Conflict Trends, Issue 3, 2021
20 December 2021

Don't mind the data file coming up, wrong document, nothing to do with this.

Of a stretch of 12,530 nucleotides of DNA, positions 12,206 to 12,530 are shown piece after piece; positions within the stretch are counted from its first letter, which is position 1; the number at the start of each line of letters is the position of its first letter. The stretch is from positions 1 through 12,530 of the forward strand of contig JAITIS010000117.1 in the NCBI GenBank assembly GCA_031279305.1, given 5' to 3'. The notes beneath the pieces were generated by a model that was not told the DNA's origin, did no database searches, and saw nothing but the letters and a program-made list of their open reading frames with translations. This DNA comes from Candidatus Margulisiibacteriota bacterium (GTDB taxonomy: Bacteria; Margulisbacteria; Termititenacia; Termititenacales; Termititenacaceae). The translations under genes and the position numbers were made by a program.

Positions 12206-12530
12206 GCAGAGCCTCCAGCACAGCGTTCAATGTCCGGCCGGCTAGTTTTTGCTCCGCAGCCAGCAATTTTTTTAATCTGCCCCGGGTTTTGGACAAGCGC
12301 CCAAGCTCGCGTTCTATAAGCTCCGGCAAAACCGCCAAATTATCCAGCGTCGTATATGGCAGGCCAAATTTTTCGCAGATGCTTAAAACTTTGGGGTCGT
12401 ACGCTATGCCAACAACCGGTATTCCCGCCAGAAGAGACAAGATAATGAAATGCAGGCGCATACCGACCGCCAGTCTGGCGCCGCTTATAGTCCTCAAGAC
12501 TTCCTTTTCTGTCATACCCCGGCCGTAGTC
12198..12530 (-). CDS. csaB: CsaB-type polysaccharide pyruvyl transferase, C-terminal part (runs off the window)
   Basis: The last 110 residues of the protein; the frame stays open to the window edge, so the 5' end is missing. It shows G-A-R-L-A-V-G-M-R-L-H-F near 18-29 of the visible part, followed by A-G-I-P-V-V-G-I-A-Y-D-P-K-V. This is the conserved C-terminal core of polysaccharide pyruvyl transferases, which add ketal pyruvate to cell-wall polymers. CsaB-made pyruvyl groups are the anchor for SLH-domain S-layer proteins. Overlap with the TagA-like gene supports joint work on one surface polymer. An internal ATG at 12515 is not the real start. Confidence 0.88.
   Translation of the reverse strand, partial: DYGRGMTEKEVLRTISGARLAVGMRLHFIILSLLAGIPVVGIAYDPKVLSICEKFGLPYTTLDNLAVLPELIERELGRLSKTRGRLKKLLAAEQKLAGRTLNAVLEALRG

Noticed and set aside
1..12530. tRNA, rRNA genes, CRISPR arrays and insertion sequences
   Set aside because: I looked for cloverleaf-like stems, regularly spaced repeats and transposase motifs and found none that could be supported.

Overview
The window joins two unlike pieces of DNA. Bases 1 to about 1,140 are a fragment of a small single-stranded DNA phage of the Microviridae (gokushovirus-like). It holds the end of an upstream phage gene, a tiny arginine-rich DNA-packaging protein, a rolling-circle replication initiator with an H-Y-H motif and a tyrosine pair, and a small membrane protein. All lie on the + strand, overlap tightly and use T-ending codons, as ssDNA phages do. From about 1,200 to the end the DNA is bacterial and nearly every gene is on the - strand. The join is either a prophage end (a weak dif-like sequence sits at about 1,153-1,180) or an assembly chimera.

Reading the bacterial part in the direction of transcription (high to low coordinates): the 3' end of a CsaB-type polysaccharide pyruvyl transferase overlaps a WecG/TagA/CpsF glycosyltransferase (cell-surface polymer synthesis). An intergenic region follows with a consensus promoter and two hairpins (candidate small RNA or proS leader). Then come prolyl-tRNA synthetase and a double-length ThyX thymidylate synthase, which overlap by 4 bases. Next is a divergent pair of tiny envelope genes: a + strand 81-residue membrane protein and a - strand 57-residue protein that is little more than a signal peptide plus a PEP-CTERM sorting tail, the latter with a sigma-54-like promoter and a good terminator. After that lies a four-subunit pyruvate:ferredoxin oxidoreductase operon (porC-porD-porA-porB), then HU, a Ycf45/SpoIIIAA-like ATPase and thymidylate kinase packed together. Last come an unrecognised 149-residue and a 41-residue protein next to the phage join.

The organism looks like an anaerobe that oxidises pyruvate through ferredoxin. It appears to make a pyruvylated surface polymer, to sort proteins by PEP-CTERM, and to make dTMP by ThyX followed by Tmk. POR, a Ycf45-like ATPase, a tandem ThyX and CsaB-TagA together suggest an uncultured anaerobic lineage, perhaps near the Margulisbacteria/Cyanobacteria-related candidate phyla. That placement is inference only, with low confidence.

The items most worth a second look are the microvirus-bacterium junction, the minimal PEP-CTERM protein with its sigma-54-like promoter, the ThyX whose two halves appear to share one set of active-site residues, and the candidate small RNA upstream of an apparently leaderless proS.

The article titled “The July 2021 protests and socio-political unrest in South Africa: reflecting on the causes, consequences and future lessons” deepens the analysis into the causes and consequences of the Free Zuma socio-political unrest while reflecting on the possible valuable lessons that can be drawn from the events to avoid the recurrence of such and to manage and resolve similar conflicts in the future sustainably. In this article titled “The risk of violent extremism and terrorism in the coastal states of West Africa: assessing Ghana’s vulnerabilities, resilience and responses” a clear example of the contagion effects of VET in the coastal States of Ghana is provided, although the country has not witnessed any direct terrorist attacks. This raises critical questions about Ghana’s seeming resilience against the risk of VET and how it is responding to the scourge. It also assesses Ghana’s response to the threat and concludes with some policy recommendations. This article “Conflict dynamics in Mozambique’s Cabo Delgado province: The consequences of limited statehood” argues that the scholarly notion of limited statehood, or specifically areas of limited statehood, is of particular significance and relevance to the case of Mozambique and the conflict in Cabo Delgado. “Climate-related peace and security risks in Africa” discusses climate change and conflict and describes a risk-based approach to investigating links between the two. It further outlines relevant climate data and context-specific climate vulnerabilities in Somalia, South Sudan, and Mali and analyses five themes in CPS in the three countries. The article concludes with recommendations for institutional responses. “From cattle raids to violence: A processual analysis of the Baragoi massacre in northern Kenya” examines the processes of violence escalation based on the assumption that the escalation of conflict into violence elucidates the contested relationships between two warring groups. “Towards multi-level partnerships in building sustainable peace in West Africa” highlights the current trends and dynamics in regional security. It also examines regional responses to threats, while highlighting critical gaps in the existing strategies. Furthermore, the article explores the potential dividends of multi-level partnerships for fostering sustainable peace in the sub-region.